The RSI indicator is for overbought/oversold conditions. It goes up when the market is strong, and down when the market is weak, and oscillates between 0 -100. The RSI calculation is:

RSI = 100-(100/1+RS)

Where:

RS = Average of X bars Up Closes/Average X bars Down Closes (X=number of bars set by user)

8) Moving Average Convergence/Divergence (MACD):

This is a trend-following dynamic indicator that shows the correlation between two moving averages, generally a 26-period and 12-period SMA or WMA or EMA. You can modify the period length when you create the study. To help illustrate opportunity, a 9-period EMA "signal line" is plotted on top of the MACD.

The MACD and signal line are plotted using the following calculations:

MACD = MA(CLOSE, 12)-MA(CLOSE, 26)

SIGNAL = EMA(MACD, 9)

MACD Histogram/OSMA = MACD - SIGNAL

Where:

MA = Simple or Weighted or Exponential Moving Average;

SIGNAL = the signal line of the indicator.

9) ADX/DMI:

The ADX/DMI is represented by three lines +DM, -DM and ADX.

The Directional movement

If today's High is higher than yesterday's High then:

+DM = today's High - yesterday's High

If today's Low is lower than yesterday's Low then:

-DM = yesterday's Low - today's Low

If +DM is greater than -DM then:-DM = 0

If +DM is less than -DM then:+DM = 0

The true range

True range is the largest of:

|today's High - today's Low|

|today's High - yesterday's Close|

|yesterday's Close - today's Low|

Moving average of +DM, -DM and True Range

+DMMA = exponential moving average of +DM

-DMMA = exponential moving average of -DM

TRMA = exponential moving average of True Range

The Directional Indicators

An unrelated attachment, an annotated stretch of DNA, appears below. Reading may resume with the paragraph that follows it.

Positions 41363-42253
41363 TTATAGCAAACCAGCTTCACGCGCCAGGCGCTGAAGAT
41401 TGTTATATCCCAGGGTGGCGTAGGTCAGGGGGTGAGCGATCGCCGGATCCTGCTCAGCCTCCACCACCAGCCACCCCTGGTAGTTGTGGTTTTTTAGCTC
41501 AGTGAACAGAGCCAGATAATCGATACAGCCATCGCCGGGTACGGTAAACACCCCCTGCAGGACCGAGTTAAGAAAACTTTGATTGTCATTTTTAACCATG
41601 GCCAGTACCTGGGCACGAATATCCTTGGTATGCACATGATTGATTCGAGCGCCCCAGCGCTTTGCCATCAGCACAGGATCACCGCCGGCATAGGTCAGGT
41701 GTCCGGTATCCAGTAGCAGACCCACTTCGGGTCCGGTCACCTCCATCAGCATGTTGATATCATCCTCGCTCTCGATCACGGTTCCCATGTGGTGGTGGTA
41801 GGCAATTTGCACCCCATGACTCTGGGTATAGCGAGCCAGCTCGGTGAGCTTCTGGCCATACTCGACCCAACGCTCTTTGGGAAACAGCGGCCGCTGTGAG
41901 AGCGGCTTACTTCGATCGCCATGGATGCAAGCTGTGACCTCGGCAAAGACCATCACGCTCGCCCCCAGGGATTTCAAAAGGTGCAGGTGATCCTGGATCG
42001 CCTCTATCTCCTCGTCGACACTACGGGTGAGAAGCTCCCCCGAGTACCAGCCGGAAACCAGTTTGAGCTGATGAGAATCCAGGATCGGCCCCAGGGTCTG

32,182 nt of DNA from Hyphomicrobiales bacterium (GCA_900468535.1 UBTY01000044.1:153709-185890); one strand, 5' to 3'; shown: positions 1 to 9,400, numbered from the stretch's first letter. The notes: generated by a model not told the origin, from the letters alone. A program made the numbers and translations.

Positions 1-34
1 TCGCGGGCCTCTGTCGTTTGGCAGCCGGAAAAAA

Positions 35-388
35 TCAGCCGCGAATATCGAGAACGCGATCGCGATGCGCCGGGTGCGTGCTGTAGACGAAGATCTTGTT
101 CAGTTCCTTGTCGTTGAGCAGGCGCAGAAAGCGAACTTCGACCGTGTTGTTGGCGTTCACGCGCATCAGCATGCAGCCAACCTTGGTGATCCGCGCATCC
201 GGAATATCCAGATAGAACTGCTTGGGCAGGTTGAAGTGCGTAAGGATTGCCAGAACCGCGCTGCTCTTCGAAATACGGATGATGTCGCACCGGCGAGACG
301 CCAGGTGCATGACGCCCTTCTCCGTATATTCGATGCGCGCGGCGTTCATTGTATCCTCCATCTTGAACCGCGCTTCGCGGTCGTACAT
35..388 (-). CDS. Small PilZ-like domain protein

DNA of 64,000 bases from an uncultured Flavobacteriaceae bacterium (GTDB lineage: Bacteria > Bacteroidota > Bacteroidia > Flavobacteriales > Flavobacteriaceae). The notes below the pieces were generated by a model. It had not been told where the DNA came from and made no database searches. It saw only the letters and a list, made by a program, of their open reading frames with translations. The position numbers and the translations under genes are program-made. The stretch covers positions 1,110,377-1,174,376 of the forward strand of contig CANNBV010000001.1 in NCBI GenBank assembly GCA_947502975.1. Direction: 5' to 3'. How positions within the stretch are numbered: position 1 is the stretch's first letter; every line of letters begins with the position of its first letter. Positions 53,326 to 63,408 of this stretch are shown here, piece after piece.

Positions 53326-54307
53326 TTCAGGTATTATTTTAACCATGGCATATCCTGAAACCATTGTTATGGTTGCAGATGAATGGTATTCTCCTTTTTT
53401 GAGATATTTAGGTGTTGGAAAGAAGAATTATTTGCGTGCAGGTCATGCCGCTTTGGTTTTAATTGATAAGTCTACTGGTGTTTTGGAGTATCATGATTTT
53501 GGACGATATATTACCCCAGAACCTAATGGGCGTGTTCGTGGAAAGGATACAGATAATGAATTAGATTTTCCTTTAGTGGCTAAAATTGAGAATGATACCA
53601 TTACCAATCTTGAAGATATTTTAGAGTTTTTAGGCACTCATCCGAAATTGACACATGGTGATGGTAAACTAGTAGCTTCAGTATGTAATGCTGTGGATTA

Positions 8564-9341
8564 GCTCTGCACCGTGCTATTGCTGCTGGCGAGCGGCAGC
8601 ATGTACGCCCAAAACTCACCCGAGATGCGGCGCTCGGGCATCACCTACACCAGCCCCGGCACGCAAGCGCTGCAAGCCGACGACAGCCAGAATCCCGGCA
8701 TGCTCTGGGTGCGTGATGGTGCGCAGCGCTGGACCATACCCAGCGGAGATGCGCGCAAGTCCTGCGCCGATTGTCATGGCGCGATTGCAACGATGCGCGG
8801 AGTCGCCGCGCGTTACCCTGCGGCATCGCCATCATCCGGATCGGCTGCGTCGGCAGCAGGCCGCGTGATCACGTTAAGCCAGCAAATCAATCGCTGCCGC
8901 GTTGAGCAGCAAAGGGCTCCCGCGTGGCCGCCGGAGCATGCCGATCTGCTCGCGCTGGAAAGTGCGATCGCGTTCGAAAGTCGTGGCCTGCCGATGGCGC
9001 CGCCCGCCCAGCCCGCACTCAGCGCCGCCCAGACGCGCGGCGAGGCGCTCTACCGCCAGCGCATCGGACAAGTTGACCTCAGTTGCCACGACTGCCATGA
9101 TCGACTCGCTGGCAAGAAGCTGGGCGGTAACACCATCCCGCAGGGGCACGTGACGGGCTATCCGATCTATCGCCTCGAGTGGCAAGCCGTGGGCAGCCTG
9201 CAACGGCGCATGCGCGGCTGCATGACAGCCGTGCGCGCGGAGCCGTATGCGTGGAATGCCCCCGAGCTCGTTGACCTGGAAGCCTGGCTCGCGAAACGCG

+DI = +DMMA / TRMA

-DI = -DMMA / TRMA

Directional Index

DX = |(+DI - (-DI))| / (+DI + (-DI))

The Average Directional Movement Index

ADX = the exponential moving average of DX

ADX = SUM[(+DI-(-DI))/(+DI+(-DI)), N]/N

Where:

N the number of periods used in the calculation.

10) Stochastic Oscillator:

The stochastic oscillator provides information about the location of a current close in relation to the period's high and low. It ranges between 0% and 100%. A reading of 0% indicates that the close was the lowest price at which the security traded during the preceding x number of time periods. A reading of 100% indicates that the close was the highest price at which the security traded during the preceding x number of time periods.

NOTE: You can specify the method (SMA, WMA or EMA), observation period, period of slow average and period of fast average when you create the study.

11) On Balance Volume:

The concept behind the OBV indicator is: volume precedes price. OBV is a simple indicator that adds a period's volume when the close is up and subtracts the period's volume when the close is down. A cumulative total of the volume additions and subtractions forms the OBV line.